"In this study, we did more than just measure the forces; we used those measurements to see what state the molecule was in," Kiang said. "In this way, we were able to study the dynamics of the molecule, to see how it changed over a period of time."
Moake, a senior research scientist in bioengineering at Rice and professor of medicine at BCM, said the work is vitally important because it helps explain the workings of VWF.
"VWF is synthesized in the cells that line the walls of blood vessels, and it's stored there until the cells get signals that the vessels are in danger of injury," Moake said. "In response to those stimuli, the cell secretes VWF. It's a long protein, and one end remains anchored to the cell while the rest unfurls from the wall like a streamer."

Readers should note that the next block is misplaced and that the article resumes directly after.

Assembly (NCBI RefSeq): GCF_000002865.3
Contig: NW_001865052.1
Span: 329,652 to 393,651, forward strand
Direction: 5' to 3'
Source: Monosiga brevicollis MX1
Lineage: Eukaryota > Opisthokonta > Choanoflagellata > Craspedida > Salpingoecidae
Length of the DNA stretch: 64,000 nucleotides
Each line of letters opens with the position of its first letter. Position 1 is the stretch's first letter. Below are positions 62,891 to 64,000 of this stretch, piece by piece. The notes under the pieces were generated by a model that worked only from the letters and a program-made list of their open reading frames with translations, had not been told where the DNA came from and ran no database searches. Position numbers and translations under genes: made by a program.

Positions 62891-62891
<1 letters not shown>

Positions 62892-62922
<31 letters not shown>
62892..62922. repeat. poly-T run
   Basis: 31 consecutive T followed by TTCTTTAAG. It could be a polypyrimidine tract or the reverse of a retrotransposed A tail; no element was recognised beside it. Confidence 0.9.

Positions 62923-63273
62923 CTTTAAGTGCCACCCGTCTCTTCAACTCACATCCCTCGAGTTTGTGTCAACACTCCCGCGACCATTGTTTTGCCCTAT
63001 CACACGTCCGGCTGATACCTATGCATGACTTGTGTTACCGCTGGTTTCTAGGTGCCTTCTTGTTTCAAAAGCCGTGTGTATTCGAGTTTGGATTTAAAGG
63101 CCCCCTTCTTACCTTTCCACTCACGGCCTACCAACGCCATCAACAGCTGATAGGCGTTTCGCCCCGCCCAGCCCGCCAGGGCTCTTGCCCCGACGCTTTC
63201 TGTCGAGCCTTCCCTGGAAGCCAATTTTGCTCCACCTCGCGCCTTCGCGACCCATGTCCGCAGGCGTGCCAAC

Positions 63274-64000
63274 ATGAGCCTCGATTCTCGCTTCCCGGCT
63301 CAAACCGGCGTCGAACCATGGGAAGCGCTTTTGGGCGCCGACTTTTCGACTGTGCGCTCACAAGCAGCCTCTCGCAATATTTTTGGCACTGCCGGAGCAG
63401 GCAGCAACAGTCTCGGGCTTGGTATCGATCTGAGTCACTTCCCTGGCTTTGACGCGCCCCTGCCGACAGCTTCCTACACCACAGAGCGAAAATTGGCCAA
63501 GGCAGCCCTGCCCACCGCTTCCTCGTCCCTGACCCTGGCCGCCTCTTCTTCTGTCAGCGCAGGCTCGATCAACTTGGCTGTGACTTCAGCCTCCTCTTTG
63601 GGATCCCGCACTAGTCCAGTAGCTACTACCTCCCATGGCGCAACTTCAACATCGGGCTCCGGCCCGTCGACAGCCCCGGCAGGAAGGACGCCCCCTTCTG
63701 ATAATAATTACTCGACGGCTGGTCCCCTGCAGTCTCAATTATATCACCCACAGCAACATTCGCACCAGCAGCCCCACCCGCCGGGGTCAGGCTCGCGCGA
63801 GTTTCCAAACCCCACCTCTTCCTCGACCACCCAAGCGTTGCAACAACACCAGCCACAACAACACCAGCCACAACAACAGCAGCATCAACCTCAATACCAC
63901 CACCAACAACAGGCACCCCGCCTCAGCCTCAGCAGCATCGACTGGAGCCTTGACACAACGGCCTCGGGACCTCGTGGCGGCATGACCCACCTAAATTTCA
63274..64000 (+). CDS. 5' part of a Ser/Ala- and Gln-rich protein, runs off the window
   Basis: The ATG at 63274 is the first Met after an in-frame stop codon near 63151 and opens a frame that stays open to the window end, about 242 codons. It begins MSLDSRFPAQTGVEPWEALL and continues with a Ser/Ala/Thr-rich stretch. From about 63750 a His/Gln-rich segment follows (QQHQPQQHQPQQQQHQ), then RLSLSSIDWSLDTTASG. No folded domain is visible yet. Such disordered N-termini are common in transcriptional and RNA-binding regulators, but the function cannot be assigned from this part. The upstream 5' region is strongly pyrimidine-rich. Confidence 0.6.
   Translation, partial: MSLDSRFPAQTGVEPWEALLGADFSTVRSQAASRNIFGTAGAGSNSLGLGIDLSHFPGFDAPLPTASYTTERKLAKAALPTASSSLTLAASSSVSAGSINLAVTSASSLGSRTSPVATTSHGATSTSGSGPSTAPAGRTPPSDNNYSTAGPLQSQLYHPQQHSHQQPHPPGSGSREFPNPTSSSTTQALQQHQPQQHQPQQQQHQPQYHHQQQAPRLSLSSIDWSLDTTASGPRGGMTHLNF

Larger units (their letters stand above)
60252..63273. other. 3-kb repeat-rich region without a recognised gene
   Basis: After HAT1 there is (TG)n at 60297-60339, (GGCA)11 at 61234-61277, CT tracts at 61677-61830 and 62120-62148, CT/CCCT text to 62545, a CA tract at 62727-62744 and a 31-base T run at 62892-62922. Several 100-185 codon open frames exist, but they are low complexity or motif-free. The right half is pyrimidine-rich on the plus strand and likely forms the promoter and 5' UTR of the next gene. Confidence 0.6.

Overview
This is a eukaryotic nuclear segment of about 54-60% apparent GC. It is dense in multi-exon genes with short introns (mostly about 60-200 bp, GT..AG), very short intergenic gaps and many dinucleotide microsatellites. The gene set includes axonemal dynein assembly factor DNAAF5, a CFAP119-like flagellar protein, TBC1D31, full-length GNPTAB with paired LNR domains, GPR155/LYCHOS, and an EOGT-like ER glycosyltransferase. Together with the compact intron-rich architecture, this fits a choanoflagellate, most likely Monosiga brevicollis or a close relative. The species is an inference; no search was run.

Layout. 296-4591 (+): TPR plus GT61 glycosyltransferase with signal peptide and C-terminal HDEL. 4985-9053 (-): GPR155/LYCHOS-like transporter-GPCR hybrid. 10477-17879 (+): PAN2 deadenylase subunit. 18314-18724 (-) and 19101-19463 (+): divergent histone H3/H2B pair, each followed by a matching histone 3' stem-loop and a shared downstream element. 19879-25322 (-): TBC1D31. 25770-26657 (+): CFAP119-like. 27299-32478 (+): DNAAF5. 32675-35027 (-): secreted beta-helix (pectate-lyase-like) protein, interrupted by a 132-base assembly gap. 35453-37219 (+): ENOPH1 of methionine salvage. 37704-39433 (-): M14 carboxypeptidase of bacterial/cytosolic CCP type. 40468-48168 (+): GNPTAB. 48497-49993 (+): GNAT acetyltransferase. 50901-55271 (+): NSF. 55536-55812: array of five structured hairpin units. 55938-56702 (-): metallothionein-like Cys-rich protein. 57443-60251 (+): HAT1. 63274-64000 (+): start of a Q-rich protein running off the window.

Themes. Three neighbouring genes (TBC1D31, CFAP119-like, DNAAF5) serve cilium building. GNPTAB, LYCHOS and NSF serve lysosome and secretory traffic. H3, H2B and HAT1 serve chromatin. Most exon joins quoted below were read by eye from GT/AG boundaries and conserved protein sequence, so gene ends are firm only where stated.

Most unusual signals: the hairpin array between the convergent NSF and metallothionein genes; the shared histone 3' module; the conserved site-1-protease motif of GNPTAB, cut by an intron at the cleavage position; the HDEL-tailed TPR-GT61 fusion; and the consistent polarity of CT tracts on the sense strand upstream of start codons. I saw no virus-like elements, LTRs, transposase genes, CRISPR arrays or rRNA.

The act of unfurling makes VWF sticky for platelets, and that begins the process of hemostasis, which prevents people from bleeding to death when blood vessels are damaged by cuts and wounds.
"The body recognizes when clotting must stop -- when there are too many strings, too much sticking, too many platelet clumps -- and it uses an enzyme to clip the long VWF strings," Moake explained. "First, it makes large, soluble versions of the strings that remain somewhat sticky, and then these large soluble portions of VWF are reduced into smaller subunits of VWF that circulate in the plasma."
Under normal conditions, these circulating subunits, which are called PVWF, fold into compact shapes and cease to be sticky to platelets. However, previous research had shown that a type of physical stress called "shea
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